The Washington Post

Political books for the summer and beyond

It’s early, we know, but the candidates are lining up and the chatter is rising — the 2012 presidential campaign is steaming into the summer more than a year ahead of the vote. It’s never too early to bone up.

Here’s a selection of books that will immerse you in the issues, the controversies and the idiocies that are bound to have a role in the distant election.

ECONOMICS

Debt: The First 5,000 Years , by David Graeber (Melville House, July)

Economics of Good and Evil: The Quest for Economic Meaning from Gilgamesh to Wall Street, by Tomas Sedlacek (Oxford, July)

Grand Pursuit: The Story of Economic Genius, by Sylvia Nasar (Simon & Schuster, Sept.).

Griftopia: A Story of Bankers, Politicians, and the Most Audacious Power Grab in American History, by Matt Taibbi (Spiegel & Grau, Sept.)

Reckless Endangerment: How Outsized Ambition, Greed, and Corruption Led to Economic Armageddon , by Gretchen Morgenson and Joshua Rosner (Times, May).

POLITICS

Blind Allegiance to Sarah Palin: A Memoir of Our Tumultuous Years, by Frank Bailey (Howard, May).

Deadly Indifference: The Perfect (Political) Storm: Hurricane Katrina, The Bush White House, and Beyond, by Michael D. Brown and Ted Schwarz (Taylor, June).

Demonic: How the Liberal Mob Is Endangering America, by Ann Coulter (Crown Forum, June).

In My Time: A Personal and Political Memoir , by Dick Cheney (Threshold, Aug.).

The Original Argument: The Federalists’ Case for the Constitution, Adapted for the 21st Century, by Glenn Beck (Threshold, June).

SOCIETY

The Believing Brain: From Ghosts and Gods to Politics and Conspiracies — How We Construct Beliefs and Reinforce Them as Truths, by Michael Shermer (Times, May)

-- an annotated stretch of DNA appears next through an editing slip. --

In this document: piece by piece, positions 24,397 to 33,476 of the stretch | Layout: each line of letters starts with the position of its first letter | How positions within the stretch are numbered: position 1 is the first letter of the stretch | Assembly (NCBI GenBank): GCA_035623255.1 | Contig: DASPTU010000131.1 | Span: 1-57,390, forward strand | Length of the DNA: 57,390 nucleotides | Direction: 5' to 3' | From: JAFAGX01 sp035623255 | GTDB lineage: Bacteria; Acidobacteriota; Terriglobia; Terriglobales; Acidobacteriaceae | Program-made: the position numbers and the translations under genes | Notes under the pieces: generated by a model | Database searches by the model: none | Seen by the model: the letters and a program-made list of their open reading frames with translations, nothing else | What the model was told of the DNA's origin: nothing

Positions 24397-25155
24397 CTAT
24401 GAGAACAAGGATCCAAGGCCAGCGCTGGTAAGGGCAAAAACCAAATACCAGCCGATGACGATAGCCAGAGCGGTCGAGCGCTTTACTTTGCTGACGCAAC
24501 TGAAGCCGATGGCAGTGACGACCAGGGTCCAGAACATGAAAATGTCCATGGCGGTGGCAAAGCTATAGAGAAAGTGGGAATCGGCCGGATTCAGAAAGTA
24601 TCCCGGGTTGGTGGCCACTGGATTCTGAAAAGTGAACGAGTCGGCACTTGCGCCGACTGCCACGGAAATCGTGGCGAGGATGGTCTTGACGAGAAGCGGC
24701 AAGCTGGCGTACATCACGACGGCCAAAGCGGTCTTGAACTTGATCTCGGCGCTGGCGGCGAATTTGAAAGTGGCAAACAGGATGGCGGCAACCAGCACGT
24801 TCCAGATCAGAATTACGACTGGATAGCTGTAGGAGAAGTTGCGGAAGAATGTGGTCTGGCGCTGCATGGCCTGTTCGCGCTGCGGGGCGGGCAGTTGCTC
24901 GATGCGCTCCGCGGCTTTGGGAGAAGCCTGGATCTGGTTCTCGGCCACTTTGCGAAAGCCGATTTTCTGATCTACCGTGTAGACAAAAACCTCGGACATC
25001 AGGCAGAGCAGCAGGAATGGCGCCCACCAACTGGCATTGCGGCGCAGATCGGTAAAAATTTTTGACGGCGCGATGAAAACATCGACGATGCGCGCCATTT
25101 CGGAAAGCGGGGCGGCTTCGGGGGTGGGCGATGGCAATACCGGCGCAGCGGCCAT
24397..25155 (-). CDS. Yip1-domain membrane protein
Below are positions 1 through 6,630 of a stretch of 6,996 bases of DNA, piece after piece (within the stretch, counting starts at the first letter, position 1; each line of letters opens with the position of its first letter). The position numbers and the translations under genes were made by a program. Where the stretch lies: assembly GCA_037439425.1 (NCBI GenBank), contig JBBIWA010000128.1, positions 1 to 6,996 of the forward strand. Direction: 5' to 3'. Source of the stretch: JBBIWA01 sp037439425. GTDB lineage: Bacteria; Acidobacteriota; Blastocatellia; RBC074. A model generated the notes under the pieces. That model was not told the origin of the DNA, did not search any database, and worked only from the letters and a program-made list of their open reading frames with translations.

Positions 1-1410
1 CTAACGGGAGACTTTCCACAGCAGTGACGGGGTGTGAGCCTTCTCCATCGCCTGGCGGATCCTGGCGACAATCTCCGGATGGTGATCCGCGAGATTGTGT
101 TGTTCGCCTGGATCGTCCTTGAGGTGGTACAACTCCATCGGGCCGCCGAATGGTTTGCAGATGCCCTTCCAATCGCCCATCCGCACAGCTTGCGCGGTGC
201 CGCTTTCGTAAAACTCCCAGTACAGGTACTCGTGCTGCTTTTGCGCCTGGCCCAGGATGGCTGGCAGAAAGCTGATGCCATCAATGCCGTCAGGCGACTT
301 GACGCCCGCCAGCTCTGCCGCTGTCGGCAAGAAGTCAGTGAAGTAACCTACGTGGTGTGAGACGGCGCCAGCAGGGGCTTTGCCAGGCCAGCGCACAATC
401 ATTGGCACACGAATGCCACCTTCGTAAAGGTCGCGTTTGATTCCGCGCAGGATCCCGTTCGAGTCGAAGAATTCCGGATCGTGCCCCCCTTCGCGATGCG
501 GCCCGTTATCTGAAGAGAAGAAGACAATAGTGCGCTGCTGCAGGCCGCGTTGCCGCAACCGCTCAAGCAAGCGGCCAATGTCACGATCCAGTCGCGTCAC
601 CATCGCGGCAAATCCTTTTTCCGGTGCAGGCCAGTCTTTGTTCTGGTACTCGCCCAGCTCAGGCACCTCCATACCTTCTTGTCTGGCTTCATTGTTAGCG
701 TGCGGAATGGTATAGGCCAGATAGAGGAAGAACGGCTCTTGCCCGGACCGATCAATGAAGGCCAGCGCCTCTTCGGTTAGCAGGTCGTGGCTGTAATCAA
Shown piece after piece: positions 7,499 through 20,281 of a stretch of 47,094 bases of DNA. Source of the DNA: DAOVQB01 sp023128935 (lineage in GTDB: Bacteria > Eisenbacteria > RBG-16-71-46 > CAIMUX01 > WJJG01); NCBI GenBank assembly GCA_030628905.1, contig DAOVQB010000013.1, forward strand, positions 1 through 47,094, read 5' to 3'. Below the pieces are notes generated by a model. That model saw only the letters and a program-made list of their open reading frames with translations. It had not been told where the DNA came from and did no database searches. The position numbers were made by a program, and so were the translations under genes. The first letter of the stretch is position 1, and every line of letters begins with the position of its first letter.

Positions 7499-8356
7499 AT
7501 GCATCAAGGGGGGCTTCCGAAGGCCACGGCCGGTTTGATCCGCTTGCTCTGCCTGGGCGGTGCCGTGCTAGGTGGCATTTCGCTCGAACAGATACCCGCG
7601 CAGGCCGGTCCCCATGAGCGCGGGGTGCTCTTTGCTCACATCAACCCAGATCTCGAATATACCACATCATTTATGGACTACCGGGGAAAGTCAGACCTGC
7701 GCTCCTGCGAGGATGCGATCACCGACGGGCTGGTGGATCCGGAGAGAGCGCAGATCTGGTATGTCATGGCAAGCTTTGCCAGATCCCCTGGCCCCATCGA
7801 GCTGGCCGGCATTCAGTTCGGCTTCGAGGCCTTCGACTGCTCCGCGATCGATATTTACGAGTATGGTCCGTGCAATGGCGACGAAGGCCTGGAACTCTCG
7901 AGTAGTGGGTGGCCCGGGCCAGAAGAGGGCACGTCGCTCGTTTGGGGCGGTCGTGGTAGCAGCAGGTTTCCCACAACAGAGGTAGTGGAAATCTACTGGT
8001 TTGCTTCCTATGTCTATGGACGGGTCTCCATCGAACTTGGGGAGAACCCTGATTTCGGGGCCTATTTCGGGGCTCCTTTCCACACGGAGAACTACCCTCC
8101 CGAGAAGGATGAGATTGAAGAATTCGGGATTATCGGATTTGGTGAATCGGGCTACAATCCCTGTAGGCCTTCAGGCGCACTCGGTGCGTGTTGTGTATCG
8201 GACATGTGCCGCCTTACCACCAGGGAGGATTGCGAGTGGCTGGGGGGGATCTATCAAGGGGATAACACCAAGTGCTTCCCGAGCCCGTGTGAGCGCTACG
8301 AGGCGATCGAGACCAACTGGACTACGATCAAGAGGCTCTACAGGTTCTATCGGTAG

The Better Angels of Our Nature: Why Violence Has Declined , by Steven Pinker (Viking, October).

Counterstrike: The Untold Story of America’s Secret Campaign Against Al Qaeda, by Eric Schmitt and Thom Shanker (Times, Aug.)

Deng Xiaoping and the Transformation of China, by Ezra F. Vogel (Oxford, July).

Inside Al-Qaeda and the Taliban: Beyond bin Laden and 9/11, by Syed Saleem Shahzad (Pluto Press, July)

The Missing Martyrs: Why There Are So Few Muslim Terrorists, by Charles Kurzman (Oxford Univ. Press, July)

On China , by Henry Kissinger (Penguin, May)

The Post-American World (Release 2.0), by Fareed Zakaria (Norton, May).

The Quest: Energy, Security, and the Remaking of the Modern World, by Daniel Yergin (Penguin, Sept.)

The Secret Knowledge: On the Dismantling of American Culture, by David Mamet (Sentinel, June).

The Wars of Afghanistan: Messianic Terrorism, Tribal Conflicts, and the Failures of Great Powers, by Peter Tomsen (PublicAffairs, July)

Steven Levingston is the nonfiction editor of The Washington Post. He is author of “Little Demon in the City of Light: A True Story of Murder and Mesmerism in Belle Époque Paris” (Doubleday, 2014) and “The Kennedy Baby: The Loss that Transformed JFK” (Washington Post eBook, 2013).
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